Something special happened yesterday, as happens perhaps every time people are confronted with the stark metal walls surrounding a detention centre and hear calls of “we love you” from women imprisoned inside.
Thousands of people confronted a wall — a wall we knew we were not going to tear down, not this time. We knew and yet we shouted, hit it until our palms stung, kicked it until we thought our legs would give out. We wanted to release anger, rage and to make noise for the women inside. But part of me thinks that we thought our collective emotion and strength would break the wall down; make atoms disperse, allow us to materialise on the other side of the wall and stand face to face with Serco. There was a disturbing beauty in it.
‘Brick by brick,
Wall by wall,
Detention centres have to fall.’
The protest outside Yarl’s Wood Immigration Detention Centre on the 12 March wasn’t the first – it was simply the latest in ever-growing protests against immigration detention led by the incredible Movement for Justice. What started as a small but powerful protest comprised of ex-detainees and allies was, yesterday, the largest protest against immigration detention in UK history.
Yarl’s Wood is a detention centre where the vast majority of those detained are women athough men and children are also held indefinitely within its ugly walls. It has been the subject of much controversy: the prisons watchdog has called it a “place of national concern”, and reports of sexual abuse are rife yet our government have made the decision to keep the site of such violence open.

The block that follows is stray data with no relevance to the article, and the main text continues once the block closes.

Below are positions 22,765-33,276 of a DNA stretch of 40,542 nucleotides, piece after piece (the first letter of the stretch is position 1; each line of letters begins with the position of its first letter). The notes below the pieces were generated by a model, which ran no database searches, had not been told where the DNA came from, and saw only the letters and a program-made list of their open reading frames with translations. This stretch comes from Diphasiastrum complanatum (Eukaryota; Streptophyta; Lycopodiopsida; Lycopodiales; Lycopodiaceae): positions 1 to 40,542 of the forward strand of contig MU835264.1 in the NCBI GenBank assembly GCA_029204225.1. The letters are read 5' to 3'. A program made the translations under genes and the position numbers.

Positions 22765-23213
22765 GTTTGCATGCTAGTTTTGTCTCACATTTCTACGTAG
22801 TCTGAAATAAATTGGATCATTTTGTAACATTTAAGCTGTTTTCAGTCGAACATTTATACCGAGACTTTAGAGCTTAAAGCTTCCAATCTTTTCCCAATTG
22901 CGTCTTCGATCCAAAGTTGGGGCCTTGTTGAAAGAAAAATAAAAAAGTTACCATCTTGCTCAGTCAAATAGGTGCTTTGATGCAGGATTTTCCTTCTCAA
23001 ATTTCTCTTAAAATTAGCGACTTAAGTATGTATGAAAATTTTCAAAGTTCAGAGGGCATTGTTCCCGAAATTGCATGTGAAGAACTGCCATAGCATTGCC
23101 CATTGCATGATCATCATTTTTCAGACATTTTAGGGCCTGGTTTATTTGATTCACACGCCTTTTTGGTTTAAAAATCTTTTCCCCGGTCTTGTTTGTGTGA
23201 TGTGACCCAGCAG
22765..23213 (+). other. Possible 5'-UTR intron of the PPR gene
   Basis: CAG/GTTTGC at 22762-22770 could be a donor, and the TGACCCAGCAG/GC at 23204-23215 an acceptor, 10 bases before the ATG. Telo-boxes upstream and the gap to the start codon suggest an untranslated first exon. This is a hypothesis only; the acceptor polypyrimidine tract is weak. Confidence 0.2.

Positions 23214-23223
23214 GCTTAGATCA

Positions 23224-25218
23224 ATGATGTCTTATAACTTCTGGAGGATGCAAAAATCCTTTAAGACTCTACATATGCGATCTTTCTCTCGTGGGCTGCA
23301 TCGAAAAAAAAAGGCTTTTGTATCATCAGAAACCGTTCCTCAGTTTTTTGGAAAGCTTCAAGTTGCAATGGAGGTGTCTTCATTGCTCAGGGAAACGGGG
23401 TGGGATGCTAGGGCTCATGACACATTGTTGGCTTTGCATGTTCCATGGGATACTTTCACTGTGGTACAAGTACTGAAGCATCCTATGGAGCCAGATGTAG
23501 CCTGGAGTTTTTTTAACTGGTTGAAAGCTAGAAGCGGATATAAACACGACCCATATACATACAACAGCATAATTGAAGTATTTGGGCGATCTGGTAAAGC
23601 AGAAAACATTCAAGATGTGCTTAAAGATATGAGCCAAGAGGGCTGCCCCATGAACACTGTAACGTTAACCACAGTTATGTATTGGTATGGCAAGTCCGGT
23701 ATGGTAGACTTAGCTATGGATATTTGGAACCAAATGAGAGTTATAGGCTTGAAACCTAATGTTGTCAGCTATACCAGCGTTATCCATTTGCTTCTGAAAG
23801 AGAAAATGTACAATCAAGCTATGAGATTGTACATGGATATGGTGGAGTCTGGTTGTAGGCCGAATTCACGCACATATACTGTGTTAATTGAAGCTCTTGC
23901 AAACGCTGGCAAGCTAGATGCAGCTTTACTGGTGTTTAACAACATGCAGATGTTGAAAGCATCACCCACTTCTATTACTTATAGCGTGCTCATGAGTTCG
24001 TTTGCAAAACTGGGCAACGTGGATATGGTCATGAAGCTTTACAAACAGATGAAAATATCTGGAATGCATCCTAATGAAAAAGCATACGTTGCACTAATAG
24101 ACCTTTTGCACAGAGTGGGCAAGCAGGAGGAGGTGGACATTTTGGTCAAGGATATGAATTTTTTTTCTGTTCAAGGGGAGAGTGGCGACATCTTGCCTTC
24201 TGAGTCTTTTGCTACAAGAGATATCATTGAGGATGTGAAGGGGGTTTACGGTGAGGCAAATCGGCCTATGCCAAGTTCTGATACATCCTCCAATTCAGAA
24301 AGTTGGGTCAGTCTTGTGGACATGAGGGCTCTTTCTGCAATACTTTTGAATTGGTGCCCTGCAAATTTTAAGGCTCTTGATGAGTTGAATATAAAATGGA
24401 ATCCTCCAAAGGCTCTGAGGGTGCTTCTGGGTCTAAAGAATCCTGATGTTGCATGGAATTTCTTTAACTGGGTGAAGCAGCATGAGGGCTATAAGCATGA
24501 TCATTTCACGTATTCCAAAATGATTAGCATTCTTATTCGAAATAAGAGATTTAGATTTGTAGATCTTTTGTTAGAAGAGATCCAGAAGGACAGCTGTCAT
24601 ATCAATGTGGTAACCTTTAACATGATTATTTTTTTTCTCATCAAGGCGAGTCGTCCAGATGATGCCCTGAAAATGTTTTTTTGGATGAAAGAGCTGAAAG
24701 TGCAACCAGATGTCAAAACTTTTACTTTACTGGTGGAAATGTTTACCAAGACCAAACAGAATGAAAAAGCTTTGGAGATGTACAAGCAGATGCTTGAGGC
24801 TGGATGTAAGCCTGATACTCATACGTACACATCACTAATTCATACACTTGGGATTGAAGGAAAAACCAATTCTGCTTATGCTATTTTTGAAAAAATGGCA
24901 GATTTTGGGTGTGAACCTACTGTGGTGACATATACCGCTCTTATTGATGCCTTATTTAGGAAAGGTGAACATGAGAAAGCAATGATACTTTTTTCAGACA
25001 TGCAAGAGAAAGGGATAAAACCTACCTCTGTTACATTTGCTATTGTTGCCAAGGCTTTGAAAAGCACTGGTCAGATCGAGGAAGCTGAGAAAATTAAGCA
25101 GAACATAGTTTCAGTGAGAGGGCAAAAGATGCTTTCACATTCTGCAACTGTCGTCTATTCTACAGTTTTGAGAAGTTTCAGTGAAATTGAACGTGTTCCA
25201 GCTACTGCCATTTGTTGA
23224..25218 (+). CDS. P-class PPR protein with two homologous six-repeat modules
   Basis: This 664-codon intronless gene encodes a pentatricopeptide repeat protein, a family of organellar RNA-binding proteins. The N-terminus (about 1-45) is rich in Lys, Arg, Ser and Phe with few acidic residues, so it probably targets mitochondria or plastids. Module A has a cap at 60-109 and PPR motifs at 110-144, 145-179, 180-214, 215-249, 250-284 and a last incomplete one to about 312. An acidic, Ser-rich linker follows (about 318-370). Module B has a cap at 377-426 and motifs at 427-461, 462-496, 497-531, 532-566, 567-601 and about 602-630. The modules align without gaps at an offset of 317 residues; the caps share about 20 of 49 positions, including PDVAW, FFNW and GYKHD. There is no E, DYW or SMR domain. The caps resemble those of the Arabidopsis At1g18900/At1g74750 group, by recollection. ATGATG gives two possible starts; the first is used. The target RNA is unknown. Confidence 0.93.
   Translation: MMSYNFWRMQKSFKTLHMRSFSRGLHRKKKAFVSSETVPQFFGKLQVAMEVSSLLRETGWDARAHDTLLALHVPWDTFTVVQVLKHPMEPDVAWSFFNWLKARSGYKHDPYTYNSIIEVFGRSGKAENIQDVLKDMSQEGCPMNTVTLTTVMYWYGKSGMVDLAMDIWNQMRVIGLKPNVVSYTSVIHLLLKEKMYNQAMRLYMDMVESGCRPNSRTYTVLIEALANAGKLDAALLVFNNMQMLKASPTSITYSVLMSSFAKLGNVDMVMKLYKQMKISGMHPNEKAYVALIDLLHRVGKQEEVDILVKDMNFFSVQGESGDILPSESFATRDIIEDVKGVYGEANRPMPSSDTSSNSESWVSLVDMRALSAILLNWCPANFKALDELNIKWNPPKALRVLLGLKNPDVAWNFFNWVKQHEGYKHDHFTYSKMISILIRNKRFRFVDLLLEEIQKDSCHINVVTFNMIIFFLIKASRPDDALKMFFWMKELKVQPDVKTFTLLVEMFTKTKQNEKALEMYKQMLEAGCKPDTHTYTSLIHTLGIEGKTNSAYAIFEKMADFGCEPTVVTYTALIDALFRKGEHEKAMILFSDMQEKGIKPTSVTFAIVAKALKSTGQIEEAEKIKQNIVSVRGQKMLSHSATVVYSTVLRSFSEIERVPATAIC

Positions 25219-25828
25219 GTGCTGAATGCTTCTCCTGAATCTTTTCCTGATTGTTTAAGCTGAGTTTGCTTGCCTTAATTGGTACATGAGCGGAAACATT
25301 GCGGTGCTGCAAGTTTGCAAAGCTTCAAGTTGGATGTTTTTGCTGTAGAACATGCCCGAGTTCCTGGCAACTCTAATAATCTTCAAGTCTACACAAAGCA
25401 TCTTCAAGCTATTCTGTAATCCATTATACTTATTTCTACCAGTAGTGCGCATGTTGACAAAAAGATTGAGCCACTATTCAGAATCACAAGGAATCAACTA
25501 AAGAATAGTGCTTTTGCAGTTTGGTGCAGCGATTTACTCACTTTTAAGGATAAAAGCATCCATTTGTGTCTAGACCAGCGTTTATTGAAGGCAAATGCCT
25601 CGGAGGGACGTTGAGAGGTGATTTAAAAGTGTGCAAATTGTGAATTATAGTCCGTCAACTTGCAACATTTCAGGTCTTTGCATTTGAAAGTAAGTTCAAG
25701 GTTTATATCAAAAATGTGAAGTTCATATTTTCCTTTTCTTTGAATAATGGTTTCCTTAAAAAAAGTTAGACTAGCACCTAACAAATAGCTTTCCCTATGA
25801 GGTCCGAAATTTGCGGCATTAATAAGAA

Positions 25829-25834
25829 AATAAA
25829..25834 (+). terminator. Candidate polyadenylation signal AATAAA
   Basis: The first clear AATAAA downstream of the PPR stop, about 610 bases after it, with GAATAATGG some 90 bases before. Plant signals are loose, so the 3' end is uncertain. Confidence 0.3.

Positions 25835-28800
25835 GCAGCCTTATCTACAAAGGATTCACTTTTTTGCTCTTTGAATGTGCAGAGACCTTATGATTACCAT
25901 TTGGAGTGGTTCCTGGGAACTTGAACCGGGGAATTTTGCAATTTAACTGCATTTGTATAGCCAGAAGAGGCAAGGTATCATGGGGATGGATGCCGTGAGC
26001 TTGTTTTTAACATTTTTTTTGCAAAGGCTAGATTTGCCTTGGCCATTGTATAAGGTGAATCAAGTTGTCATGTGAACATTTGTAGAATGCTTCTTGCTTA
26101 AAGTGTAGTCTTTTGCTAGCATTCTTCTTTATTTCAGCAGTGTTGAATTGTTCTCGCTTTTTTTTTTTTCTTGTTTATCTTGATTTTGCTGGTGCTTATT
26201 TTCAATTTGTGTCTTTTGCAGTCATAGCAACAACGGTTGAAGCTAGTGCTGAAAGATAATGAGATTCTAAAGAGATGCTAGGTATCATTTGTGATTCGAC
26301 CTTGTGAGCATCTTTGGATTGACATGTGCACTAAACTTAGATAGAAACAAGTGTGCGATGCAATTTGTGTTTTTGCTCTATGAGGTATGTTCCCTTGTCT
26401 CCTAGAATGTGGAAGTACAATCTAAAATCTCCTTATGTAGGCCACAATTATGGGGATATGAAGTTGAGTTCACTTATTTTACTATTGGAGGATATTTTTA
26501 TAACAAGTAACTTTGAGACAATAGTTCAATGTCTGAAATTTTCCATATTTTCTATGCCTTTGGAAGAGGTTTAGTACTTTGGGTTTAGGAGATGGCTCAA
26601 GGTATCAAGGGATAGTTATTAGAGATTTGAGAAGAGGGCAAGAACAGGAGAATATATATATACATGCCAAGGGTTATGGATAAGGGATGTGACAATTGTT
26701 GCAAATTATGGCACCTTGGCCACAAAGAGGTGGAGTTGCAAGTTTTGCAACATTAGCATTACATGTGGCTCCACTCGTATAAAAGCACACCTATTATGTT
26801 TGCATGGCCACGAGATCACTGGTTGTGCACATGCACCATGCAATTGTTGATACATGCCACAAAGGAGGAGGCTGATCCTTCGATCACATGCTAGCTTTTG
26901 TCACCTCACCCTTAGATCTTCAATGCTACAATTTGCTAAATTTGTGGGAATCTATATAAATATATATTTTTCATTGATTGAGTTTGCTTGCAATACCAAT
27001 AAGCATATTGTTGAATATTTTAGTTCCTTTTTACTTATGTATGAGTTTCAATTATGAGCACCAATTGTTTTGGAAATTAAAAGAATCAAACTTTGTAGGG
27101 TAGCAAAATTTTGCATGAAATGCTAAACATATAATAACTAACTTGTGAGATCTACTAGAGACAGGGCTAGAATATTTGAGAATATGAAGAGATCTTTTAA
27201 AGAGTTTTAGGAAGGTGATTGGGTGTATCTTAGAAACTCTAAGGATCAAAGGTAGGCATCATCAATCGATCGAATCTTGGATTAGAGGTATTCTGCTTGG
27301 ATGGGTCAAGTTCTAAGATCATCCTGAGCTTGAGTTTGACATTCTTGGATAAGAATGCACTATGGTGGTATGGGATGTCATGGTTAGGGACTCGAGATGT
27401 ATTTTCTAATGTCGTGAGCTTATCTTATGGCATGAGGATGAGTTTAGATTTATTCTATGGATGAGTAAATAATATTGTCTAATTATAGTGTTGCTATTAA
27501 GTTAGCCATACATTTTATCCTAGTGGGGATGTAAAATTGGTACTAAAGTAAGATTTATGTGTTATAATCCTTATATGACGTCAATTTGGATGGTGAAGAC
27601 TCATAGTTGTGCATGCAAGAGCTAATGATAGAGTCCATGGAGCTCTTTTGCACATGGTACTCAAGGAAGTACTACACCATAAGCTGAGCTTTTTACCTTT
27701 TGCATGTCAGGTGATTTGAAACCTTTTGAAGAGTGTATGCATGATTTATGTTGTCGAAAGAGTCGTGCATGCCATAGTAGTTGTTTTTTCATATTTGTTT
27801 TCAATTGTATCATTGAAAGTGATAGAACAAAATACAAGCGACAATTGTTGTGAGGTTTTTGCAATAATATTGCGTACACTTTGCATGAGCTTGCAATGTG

‘Back up, back up,
We want freedom, freedom,
All your racist fascist borders we don’t need ‘em, need ‘em.’
The protest was full of heartbreak.
We walked away after an exhausting day; those in detention couldn’t.
This feeling, our freedoms, our shame will not get any easier to process, no matter how many times we go back.
“Ex-detainees” who had been imprisoned in Yarl’s Wood and detention centres across the country told us about the brutality and dehumanisation they had faced at the hands the violent, racist and sexist guards in the detention centres and by the Home Office. They told us that if they resisted deportation, they were injected. They told us that when they were sick, they were told they were lyin- if taken seriously, they were sometimes handcuffed before being taken to appointmentsThis lead to women refusing hospital despite being seriously ill.
They told us so many stories of the dehumanisation they faced from the guards: calling them by their room numbers, their block numbers and not knocking before entering. They told us about sexual assault. The women inside made signs that they waved out of their windows that could only open two to three inches wide. One said, “Yarl’s Wood officers in relationships with vulnerable women”. Another said, “Pregnant women miscarrying”.
Other signs said “Freedom”.
Our sisters inside Yarl’s Wood and people inside detention centres across the country, are leading the fight against the racist, sexist state, and they are incredible. People stepped up to the mic to share their stories and those of their loved ones: resisting deportation, organising together, fighting the state, fighting Serco and sleeping in a room together in solidarity and defiance.